It also requires that you take good notes, as we discussed in previous lessons. If you want to quote an author, you must be certain that you are quoting exactly what was written. It's an easy temptation to fudge it by quoting someone as best you can recall without bothering to look it up again, but this is dishonest. If you can't relocate something you want to quote, let your audience know that it's not a direct quotation: "Mark Twain once said something along the lines of…." It's really quite easy to be honest.
Present All Sides to an Argument
This is another element of honesty in public speaking. This principle holds true in all types of speeches, but is most profound in the persuasive speech. The goal of the persuasive speech, after all, is to prove that your opinion is correct and persuade the audience to embrace your opinion—so it can be very tempting to strengthen your argument by ignoring data that contradicts it.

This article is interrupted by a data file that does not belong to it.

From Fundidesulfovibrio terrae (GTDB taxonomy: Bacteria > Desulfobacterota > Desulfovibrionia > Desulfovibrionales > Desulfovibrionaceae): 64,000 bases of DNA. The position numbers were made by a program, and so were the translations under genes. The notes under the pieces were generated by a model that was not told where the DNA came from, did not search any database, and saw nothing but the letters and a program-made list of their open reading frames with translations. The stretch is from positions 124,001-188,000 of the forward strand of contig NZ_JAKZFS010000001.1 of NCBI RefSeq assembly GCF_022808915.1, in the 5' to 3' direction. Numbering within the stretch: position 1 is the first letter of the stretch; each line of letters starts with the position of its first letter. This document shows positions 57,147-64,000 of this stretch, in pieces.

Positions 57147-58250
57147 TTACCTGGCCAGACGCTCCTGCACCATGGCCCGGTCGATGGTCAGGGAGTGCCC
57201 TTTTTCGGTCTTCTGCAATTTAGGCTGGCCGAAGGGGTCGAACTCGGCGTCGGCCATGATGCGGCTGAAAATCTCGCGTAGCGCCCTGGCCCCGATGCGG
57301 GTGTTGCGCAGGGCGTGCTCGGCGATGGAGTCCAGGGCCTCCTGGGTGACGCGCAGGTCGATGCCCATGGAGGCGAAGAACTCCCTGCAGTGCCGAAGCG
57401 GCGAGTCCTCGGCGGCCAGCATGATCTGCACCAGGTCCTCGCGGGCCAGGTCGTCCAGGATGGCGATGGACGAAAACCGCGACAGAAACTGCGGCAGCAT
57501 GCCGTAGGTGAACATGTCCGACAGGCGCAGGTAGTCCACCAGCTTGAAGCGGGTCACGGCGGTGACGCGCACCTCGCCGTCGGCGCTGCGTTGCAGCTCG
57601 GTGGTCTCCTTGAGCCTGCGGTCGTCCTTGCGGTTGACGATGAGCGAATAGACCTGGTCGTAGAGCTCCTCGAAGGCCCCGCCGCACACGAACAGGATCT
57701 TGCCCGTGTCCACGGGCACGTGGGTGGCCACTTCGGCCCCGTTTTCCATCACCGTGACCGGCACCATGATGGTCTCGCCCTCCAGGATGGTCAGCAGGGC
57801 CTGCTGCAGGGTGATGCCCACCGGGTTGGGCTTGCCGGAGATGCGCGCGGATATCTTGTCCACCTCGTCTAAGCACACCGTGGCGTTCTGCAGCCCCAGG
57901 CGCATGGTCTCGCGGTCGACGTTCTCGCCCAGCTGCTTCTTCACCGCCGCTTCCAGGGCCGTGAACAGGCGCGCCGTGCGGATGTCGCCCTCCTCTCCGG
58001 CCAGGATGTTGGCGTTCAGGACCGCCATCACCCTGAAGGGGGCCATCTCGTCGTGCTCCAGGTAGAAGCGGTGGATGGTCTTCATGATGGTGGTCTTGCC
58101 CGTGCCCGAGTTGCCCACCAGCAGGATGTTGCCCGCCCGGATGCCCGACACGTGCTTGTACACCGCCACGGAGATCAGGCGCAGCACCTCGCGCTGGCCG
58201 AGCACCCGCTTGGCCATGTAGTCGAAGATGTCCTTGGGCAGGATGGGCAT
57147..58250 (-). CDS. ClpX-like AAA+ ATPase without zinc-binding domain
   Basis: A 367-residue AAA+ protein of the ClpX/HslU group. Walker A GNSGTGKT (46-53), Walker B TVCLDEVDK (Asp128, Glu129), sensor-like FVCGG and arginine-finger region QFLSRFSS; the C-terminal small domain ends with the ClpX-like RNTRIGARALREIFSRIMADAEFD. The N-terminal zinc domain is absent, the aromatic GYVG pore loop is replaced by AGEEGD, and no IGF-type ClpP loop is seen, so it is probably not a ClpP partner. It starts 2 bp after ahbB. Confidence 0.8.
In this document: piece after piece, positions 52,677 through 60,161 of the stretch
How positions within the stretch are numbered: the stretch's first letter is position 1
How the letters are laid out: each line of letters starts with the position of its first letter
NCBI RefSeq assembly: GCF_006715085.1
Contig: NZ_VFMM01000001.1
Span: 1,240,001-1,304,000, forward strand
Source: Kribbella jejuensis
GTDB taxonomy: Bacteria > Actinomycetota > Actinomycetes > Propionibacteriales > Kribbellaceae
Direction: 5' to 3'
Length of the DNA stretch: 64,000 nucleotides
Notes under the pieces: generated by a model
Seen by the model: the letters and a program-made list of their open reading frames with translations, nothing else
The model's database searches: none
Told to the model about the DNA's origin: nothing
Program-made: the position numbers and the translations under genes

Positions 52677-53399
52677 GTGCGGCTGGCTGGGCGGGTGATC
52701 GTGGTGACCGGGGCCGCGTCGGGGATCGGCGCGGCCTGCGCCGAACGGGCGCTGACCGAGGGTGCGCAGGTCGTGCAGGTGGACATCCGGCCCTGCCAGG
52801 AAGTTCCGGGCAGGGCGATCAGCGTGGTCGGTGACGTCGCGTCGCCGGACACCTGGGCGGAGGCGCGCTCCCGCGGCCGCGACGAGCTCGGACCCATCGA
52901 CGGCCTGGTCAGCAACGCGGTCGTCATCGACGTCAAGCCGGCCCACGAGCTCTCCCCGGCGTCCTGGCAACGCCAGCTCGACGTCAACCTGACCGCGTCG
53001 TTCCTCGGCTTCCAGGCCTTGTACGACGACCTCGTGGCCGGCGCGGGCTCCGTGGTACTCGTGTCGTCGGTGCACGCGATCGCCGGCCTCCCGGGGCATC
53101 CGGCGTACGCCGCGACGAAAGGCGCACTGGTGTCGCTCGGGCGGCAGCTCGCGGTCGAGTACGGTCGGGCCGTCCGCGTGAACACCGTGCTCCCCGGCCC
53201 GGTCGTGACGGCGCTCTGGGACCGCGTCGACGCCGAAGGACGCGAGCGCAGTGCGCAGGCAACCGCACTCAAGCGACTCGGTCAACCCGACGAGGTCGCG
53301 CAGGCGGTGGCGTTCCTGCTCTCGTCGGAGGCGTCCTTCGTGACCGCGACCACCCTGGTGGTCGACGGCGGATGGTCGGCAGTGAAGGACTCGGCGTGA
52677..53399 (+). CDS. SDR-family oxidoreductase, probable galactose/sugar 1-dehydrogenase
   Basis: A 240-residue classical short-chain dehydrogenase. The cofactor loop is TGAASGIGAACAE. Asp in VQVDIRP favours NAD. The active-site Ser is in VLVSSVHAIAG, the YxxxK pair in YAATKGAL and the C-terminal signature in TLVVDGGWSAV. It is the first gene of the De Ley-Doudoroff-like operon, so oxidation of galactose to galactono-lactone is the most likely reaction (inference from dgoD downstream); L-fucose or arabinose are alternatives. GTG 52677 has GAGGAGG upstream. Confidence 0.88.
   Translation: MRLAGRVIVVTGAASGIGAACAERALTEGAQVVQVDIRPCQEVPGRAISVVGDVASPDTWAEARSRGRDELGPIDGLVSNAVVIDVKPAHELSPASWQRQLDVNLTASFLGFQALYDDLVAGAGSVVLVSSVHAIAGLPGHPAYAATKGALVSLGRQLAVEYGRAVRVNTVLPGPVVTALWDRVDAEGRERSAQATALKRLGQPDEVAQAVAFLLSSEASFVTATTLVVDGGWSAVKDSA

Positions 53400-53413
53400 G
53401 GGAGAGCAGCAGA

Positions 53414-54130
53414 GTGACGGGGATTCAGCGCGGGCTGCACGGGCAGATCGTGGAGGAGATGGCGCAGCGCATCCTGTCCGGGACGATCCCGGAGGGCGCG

Ironically, by ignoring contradictory information, you will actually weaken your argument in the long run, rather than strengthen it. It is almost certain that someone in your audience will be familiar with such information; and if they don't know it while you're speaking, they will undoubtedly learn it later. This signals to your listeners that you are being dishonest with them, and that is an absolute guarantee of losing their trust.
Conversely, you can actually strengthen your argument by presenting contradictory information. First, it demonstrates to your audience that you have done your research completely, not simply drawing from sources that are in agreement with you, and it reassures them that you are trying to be straightforward in your presentation. This will gain you more credibility and make your listeners more likely to consider your viewpoints.